One of the latest issues discussed – public dancing. I’ve seen some very beautiful folk dances over the years, including ones with particular songs that taught life lessons. I’ve also seen what dancing with “bumping and grinding” can do to a friend of mine back when we were teenagers. We’ve told Michael, dancing today is so sensual and skin contact creates a lot of things that often aren’t supposed to be there. A husband and wife swaying to some music in the privacy of their own home – that’s their deal. Good for them. I don’t need to see it in public please and i certainly don’t need to see people not married to each other doing it.
So this article appears and I share it with my son. Yes, there are reasons why we don’t show off tons of flesh and press skin against skin when it’s not with the person we are married to. It leads to many problems, of which the producers of Dancing With the Stars have to spend money fixing after every season. Here’s more. http://www.foxnews.com/entertainment/2012/10/22/bumping-and-grinding-on-dwts-leads-to-off-screen-hookups-between-dancers-stars/
I work for a general contractor. The main part of my job is to maintain his safety grading on a third party website for safety review and verification. One of our clients requires monthly safety meetings. Another client requires documentation that we have covered specific safety issues with our workers. So I spend my time making sure the boss is in compliance with his clients through this third party safety network. Fun times.
As we go through these safety meetings, discussing how many parts per million (ppm) of certain chemicals are allowed within a given work environment before safety measures have to be taken, it is always interesting to learn the levels of safety. If the chemical is within the permissable exposure limit (PEL) then little or no safety gear or personal protective equipment (PPE) is required. If it slightly exceeds the PEL, then perhaps a small face mask is required. Greater amounts lead to a mask with a respirator and of course the most dangerous levels require you to look like something from a B movie with all of the required safety gear.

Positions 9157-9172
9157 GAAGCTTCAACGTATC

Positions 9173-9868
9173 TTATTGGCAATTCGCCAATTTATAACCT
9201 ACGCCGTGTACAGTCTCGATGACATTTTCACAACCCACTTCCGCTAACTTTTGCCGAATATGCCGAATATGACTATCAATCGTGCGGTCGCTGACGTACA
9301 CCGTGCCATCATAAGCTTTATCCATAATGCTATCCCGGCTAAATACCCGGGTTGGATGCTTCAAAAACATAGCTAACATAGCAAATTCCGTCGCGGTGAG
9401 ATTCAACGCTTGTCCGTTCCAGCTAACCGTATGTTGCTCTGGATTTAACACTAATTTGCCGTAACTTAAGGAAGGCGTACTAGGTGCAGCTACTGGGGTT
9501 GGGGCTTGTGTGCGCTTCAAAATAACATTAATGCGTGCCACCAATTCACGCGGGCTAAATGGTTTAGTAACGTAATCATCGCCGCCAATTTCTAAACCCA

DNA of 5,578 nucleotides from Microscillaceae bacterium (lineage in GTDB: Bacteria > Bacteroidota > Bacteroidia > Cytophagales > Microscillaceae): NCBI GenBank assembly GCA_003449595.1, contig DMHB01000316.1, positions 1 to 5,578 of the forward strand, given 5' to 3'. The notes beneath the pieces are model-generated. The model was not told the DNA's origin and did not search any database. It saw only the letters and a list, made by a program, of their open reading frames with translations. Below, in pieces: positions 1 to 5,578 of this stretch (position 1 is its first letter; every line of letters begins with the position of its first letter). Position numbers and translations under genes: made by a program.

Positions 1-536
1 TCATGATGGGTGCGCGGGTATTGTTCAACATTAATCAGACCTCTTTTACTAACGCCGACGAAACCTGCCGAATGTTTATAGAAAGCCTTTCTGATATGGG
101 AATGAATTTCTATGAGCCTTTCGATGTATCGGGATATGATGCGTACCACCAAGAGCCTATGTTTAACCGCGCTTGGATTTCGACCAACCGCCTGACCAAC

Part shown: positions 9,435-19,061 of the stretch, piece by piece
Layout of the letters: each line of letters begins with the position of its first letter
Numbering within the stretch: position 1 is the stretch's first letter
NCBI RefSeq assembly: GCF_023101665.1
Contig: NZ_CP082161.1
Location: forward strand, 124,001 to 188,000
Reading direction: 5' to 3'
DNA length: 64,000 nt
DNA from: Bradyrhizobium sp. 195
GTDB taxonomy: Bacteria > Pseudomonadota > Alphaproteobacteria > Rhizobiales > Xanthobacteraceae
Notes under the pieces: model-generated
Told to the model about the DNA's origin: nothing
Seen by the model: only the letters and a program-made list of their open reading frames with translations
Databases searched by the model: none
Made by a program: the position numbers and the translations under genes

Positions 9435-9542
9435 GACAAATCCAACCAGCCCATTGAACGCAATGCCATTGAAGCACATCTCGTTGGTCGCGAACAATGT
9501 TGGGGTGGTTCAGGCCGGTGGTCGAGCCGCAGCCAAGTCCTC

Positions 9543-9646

It made me wonder about our marriages and our kids. Do we realize that there are certain things that if we are exposed to greater amounts of them; they could potentially put our marriage or our relationship with our children in jeopardy? How many parts per million is allowed before we realize: hey, I need some kind of protection here or I’m going to lose my family!
How many long, lingering looks at that flashy coworker before you need to put on an eye patch to block your vision? How many times will your brush off your kids and stay on your computer or smart phone before you realize you need to shut it down and spend time with them?
Here’s a challenge: sit down with your spouse and you children and determine what is your family PEL and then make sure you have safety measures to make sure it is never exceeded.
As a parent, there are few joys like watching your child overcome with the awesomeness of a new (to them) discovery. Today’s discovery involved the teenager, his chemistry book and the periodic table of the elements.
As Michael did his assignment, the beauty of the table and its properties became evident to him today. In an atom, electrons are on “the outside.” The protons and neutrons being on the inside. The electrons going about exist in “shells.” The maximum number of electrons in the first shell is 2. In the second shell, the maximum number is 8. the third shell is 18 and the fourth is 32. What Michael discovered for himself today, is that the way the elements are arranged on the chart, if you were to subtract the atomic number of one element from the element immediately below it, you would get a number that equals one of the numbers in the electron shells. In other words, the answer is always going to be 2, 8, 18 or 32.
For example: If you subtract the atomic number of silver (Ag) which is 47 from the atomic number of the element immediately beneath it on the chart gold (Au) which is 79, you will get an answer of – wait for it – 32, the maximum number of electrons in the fourth shell. You will find this across the board. Michael is totally thrilled with the integrity, mathematical predictability and sheer evidence of intentionality about the makeup of the elements that are a part of our world. I love his excitement over this discovery. I love that he wanted to share it with me. I love being a mom.